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COVID-19 vaccine for kids 5 to 11 years old: Good news for families

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Nearly 28 million children in the U.S. are newly eligible to be protected by COVID-19 vaccination. The Food and Drug Administration granted emergency use authorization for the Pfizer COVID-19 vaccine in children 5‒11. Mayo Clinic and the Centers for Disease Control and Prevention’s Advisory Committee on Immunizations Practices strongly recommend that children 5‒11 be vaccinated for COVID-19.

COVID-19 vaccines have been used under the most intensive safety monitoring in U.S. history. This includes studies in children 5‒11. The Pfizer COVID-19 vaccine has been found to be safe and 91% effective in clinical trials for children 5‒11.

Dr. Nipunie Rajapakse, a pediatric infectious diseases physician with Mayo Clinic Children’s Center, explains what kind of impact this will have on children’s lives and the pandemic as a whole in this Q&A video:

What does this news mean for families with kids 5–11?

It is really great news that kids 5–11 can now be vaccinated for COVID-19. This is great news for a number of reasons. First, it provides this age group with immunity to the infection, reducing their risk of getting infected and also reducing their risk of transmitting the infection to others who may be at high risk of having serious illness or death if they were to get sick. This also helps our kids and families get back to their usual activities, hopefully with less disruption.

We should see cases in schools go down once this age group gets vaccinated and derives protection, hopefully causing less disruptions in schooling due to exposures and quarantines.

How effective is vaccination in protecting kids from further complications of COVID-19 infection?

The vaccine was shown to be 90.7% effective in preventing symptomatic COVID-19 infection in children in this age group. We know that the Pfizer COVID-19 vaccine is safe and effective in this age group and safe for preventing potential future complications that we are seeing in some kids who have gotten infected.

For example, multisystem inflammatory syndrome in children, or MIS-C, which is a rare but potentially life-threatening phenomenon, seems to happen in young people who get COVID-19 infection. Currently, there’s no way to prevent that complication, except to prevent the initial COVID-19 infection itself. We are hopeful to see rates of multisystem inflammatory syndrome in children go down in this age group with vaccination, as well.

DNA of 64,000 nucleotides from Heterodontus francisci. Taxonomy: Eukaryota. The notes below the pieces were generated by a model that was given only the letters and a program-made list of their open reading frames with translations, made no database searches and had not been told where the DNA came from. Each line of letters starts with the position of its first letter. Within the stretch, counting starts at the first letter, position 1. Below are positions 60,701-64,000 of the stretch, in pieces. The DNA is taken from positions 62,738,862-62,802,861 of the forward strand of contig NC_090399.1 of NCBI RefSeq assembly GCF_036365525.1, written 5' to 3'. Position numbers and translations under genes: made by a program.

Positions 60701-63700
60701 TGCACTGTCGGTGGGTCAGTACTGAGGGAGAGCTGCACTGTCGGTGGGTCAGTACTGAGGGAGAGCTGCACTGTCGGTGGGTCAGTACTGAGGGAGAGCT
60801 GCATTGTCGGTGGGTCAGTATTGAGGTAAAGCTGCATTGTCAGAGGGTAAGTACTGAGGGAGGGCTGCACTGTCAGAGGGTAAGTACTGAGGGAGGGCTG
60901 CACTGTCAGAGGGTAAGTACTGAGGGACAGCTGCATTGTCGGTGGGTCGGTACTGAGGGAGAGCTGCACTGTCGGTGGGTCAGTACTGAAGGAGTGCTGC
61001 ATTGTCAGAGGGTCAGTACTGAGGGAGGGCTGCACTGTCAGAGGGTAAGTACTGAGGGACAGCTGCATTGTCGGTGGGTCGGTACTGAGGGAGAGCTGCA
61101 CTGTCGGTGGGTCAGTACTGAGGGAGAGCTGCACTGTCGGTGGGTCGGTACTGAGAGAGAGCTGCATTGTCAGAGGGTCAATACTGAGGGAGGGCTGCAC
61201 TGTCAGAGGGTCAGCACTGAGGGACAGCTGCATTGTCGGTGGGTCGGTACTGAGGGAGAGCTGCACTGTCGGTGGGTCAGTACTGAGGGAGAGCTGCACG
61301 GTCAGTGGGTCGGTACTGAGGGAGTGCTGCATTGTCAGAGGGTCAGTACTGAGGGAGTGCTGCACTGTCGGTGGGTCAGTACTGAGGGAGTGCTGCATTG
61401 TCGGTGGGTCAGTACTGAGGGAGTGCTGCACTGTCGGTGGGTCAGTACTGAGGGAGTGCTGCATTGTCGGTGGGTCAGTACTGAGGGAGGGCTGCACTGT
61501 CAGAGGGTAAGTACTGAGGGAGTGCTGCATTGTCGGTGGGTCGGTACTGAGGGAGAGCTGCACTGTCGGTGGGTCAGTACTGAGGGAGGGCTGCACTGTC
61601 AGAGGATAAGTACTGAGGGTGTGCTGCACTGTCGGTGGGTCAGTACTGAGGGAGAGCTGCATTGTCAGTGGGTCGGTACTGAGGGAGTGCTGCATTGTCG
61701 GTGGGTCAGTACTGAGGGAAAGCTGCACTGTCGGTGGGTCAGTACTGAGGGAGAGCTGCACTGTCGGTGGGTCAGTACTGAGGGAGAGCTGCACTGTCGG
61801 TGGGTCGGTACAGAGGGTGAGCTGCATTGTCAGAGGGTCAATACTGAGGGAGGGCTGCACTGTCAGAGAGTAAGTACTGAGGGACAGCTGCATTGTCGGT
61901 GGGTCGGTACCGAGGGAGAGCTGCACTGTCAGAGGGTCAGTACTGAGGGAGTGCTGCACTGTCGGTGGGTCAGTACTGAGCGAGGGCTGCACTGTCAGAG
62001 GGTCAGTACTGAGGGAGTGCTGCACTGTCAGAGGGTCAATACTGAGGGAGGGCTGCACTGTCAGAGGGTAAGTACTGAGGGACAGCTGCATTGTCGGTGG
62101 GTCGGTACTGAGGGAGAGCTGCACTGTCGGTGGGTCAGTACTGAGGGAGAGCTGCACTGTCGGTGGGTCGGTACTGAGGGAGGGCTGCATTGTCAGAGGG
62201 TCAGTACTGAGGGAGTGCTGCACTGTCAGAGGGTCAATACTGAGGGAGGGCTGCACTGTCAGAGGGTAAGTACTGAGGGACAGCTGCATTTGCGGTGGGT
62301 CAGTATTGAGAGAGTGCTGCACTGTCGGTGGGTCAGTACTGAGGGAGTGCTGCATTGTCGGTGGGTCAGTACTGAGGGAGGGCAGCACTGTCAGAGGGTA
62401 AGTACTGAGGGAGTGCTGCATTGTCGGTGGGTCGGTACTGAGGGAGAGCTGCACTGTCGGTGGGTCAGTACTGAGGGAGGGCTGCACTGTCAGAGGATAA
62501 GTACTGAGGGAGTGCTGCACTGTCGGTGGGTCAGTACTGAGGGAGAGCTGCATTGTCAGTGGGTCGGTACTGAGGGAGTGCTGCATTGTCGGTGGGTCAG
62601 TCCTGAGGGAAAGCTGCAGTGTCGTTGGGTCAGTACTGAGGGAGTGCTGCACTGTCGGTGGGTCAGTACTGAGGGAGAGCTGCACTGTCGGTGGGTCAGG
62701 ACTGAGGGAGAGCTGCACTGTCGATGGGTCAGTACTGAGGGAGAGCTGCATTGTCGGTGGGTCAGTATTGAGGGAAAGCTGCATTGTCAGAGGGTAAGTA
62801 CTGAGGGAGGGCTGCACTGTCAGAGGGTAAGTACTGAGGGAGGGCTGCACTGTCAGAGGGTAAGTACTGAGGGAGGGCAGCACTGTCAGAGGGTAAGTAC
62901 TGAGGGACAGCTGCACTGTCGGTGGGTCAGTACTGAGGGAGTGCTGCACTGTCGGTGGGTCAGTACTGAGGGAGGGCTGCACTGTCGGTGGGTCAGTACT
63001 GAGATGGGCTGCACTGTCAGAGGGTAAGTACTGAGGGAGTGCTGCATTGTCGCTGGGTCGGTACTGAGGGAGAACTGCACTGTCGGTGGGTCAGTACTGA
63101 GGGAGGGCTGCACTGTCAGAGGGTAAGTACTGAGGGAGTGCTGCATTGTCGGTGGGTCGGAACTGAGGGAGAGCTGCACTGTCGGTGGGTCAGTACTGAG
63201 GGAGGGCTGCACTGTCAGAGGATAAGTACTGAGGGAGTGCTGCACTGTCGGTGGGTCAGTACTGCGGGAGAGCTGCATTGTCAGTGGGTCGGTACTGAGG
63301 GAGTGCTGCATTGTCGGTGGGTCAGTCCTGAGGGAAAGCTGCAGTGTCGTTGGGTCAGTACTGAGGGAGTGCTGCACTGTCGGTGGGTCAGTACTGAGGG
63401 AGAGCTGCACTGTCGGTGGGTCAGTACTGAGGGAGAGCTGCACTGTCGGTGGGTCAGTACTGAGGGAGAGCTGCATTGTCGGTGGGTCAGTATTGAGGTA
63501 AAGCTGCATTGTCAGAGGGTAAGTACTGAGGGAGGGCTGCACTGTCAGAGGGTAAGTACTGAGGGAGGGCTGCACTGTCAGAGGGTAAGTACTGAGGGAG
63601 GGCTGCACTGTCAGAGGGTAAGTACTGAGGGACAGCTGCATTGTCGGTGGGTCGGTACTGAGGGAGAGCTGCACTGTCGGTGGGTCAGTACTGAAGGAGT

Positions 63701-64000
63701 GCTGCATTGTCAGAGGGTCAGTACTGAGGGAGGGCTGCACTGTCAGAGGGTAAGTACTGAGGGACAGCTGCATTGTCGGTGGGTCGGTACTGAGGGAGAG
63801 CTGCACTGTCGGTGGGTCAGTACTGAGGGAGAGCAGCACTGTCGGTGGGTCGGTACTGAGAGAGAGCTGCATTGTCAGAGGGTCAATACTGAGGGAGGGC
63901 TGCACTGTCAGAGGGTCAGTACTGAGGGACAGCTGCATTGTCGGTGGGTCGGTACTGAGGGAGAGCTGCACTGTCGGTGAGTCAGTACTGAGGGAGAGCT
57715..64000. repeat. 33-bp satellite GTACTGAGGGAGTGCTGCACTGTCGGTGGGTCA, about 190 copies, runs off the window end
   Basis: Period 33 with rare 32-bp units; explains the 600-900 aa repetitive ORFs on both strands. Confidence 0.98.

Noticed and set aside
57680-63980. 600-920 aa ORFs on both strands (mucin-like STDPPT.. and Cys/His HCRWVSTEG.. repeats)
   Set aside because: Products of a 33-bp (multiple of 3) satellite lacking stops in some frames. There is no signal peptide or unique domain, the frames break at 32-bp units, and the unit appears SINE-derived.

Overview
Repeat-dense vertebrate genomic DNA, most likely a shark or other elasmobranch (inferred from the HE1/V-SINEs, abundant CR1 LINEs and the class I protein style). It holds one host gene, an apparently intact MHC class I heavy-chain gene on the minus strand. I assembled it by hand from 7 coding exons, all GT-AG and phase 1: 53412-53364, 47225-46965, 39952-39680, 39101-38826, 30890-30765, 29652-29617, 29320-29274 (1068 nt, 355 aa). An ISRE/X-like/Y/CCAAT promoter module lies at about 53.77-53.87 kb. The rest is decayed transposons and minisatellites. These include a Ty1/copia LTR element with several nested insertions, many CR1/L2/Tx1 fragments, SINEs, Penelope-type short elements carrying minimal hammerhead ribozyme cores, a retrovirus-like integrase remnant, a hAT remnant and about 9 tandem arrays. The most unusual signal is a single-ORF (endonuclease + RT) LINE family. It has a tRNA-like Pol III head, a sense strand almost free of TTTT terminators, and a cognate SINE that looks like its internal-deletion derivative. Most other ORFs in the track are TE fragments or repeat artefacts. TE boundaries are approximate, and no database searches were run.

At the beginning of the COVID-19 pandemic, there seemed to be a misconception that COVID-19 doesn’t affect children. What is known about how COVID-19 affects young people?

The pandemic has definitely affected children in numerous ways. Children have ended up in the hospital and dying from this infection. Thankfully, those rates are much lower than was seen in the older segment of the population, but it does happen. It is known that there are children who have had serious complications from infections like multisystem inflammatory syndrome. And many of these children have required care in ICUs and hospitals, as well.

But in some ways, the largest effect on children has been around their ability to participate in usual activities, especially schooling, that we know have such a huge impact both from an educational perspective and a mental health perspective. We’ve seen increasing rates of mental health issues among children over the course of the pandemic ― things like anxiety, depression, feelings of social isolation.

Having a vaccination available for children 5–11 really helps get kids back into some of these activities that they enjoy that they haven’t been able to participate in before, and allow them to participate in those activities more safely with less risk of getting infected or less risk of transmitting infection to others.

What is known about vaccinations for kids younger than 5?

Clinical trials are still underway for the under-5 age group. The youngest age that they’re testing vaccines for is 6 months of age. It’s anticipated that data may be available sometime toward the end of this year. But those trials are definitely underway, and the release of these results is eagerly anticipated.

Go in-depth on COVID-19 at Mayo Clinic.

This video originally appeared on Mayo Clinic News Network

Nipunie Rajapakse, M.D.

Dr. Rajapakse is a pediatric infectious diseases physician at Mayo Clinic in Rochester, Minnesota. Her clinical focus includes management of pediatric infections. Her primary research interests include studying ways of optimizing antibiotic use in children (antimicrobial stewardship) to decrease antibiotic resistance and other harmful effects. She has worked for the World Health Organization and has an interest in global health and outbreaks of emerging infectious diseases.

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